A warning for brands on the ‘court of public opinion’

Over the past year there have been a number of sad and sordid scandals relating to previously untouched national treasures of television and film. In today’s world, it seems to take one cut-through act accusing or alleging misconduct that captures public attention for the floodgates to open. 

Where social media, traditional media and news outlets that are somewhere in between mingle, it seems that a few of the old cautious principles of reporting slip away a little. The word ‘alleged’ does not appear quite as much as it would have done previously and the ‘no smoke without fire’ adage seems to underpin the lines of thinking. The volume of similar accusations and the tracing of past rumours fuel this position of tacitly assumed guilt.

In the absence of charges being pressed in some of these cases, the jury becomes the media and a handful of enraged and saddened peers; the initial sentence is mere social ignominy and the removal of some commercial opportunities.

These stories tell us something important about the growing power of social media today. As James Wolcott wrote in February 2015’s edition of Vanity Fair: “The Internet is an accelerator and force multiplier of opinions and perceptions. Indignation is its rocket fuel. When social media swerve against a popular personality, the traditional damage-control methods of well-greased PR machinery are usually no match for the stampede of screaming meemies. Endearing personas and impressive careers that once took months and years to ruin can now crash and burn over the course of a few news cycles. The bigger they are, the faster they fall."

As we found when investigating the concept of trust within financial services, social media noise and 24-7 news can easily make us feel overwhelmed and personally affected by stories that are far removed from our lives, rapidly amplifying the impact of scandals. There are numerous recent examples of this in other sectors - witness, for example, Tesco’s performance challenges in the wake of the accounting furore.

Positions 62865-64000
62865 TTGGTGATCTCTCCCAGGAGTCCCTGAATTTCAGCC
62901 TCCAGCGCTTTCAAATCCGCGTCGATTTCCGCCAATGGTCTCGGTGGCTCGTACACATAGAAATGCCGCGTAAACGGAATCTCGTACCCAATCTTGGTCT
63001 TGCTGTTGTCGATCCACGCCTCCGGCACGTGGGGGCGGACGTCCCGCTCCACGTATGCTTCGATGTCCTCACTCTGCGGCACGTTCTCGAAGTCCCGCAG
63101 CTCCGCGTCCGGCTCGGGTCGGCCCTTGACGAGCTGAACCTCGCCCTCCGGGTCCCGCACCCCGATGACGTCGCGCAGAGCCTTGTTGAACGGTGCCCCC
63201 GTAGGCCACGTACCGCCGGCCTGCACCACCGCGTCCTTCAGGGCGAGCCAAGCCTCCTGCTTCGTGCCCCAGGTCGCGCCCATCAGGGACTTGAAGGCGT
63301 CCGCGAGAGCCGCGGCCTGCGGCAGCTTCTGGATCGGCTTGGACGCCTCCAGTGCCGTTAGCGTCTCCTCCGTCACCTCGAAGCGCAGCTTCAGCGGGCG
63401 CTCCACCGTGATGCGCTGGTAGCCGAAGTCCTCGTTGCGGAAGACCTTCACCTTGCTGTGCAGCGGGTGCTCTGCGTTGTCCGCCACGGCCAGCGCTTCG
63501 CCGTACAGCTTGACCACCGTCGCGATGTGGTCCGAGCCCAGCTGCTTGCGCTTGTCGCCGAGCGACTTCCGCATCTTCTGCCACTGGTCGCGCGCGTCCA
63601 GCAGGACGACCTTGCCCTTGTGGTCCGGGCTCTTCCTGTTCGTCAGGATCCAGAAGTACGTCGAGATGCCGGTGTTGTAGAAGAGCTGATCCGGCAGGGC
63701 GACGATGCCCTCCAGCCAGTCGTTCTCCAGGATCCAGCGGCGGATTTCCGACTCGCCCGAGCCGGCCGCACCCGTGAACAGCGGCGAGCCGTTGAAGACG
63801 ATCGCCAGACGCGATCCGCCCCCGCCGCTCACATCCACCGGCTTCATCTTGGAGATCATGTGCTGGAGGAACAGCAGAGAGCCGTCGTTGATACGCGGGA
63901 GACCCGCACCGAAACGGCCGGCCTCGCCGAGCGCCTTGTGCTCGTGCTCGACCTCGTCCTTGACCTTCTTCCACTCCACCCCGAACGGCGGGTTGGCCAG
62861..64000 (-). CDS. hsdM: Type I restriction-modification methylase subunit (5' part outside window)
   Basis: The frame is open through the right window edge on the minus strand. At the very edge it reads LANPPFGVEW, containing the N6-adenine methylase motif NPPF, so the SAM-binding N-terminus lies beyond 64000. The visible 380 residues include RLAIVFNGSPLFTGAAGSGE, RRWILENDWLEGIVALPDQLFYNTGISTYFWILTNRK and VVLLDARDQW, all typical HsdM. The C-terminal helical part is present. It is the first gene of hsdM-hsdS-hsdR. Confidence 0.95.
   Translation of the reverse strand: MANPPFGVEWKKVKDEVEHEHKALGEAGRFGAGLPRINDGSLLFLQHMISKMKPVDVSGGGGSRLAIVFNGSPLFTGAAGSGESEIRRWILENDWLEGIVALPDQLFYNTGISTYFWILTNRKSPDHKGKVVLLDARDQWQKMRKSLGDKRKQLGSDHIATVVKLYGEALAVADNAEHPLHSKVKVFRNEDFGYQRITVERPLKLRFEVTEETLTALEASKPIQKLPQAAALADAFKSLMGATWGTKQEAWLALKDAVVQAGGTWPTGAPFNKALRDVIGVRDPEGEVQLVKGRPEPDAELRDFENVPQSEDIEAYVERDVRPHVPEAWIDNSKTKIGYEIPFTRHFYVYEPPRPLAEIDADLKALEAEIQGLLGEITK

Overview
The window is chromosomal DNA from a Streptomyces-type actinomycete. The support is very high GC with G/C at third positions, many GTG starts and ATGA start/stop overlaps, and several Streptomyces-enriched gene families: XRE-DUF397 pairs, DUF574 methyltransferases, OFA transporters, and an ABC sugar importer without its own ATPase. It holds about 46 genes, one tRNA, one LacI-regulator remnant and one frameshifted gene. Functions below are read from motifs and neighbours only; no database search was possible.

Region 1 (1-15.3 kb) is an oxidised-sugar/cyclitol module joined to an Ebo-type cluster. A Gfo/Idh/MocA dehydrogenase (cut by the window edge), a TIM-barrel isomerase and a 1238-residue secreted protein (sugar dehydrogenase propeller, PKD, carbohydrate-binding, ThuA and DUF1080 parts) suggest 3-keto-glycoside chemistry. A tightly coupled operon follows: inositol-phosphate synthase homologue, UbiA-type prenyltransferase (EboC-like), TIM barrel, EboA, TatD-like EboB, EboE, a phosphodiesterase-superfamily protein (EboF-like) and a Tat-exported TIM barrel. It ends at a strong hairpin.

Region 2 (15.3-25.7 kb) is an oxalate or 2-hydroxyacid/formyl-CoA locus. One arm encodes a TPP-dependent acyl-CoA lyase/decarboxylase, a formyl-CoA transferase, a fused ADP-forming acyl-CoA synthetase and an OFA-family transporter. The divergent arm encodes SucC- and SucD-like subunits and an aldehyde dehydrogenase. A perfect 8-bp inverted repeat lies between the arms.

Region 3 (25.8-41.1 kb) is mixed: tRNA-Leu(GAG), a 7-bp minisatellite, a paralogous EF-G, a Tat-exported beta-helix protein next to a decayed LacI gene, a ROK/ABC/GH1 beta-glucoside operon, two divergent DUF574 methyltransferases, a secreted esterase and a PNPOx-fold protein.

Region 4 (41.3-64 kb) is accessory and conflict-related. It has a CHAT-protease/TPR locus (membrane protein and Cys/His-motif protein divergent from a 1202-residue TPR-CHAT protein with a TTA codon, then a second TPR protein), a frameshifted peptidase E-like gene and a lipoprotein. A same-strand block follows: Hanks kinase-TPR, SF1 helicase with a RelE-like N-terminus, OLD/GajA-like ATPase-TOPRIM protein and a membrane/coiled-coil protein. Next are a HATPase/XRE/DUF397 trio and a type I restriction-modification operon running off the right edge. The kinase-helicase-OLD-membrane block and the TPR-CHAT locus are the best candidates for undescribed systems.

This raises a red flag for brands. In marketing, we often talk about the importance of perception - it’s not necessarily what you are but how you are seen. We’ve talked exhaustively about authenticity in the past - it’s old hat now.

The new benchmark is surely integrity. Brands are going to need to operate with impeccable honesty and almost super-human consistency of mind-set and endeavour. They will be held more and more to account for minor breaches of an unwritten social contract and the people behind those brands will be exposed. Any failings in their corporation’s moral compass will be their personal responsibilities and long-standing careers will be damaged with one slip, one leak.

Senior leaders will need to exercise the utmost rigour in charting a path for their brands that finds a way to achieve commercial performance - often in challenging market conditions, such is life these days - in harmony with integrity. Brands are going to need to have characteristics that are more fundamentally human than many of the attributes we have worked with in the past. They will need to have heart, to have soul.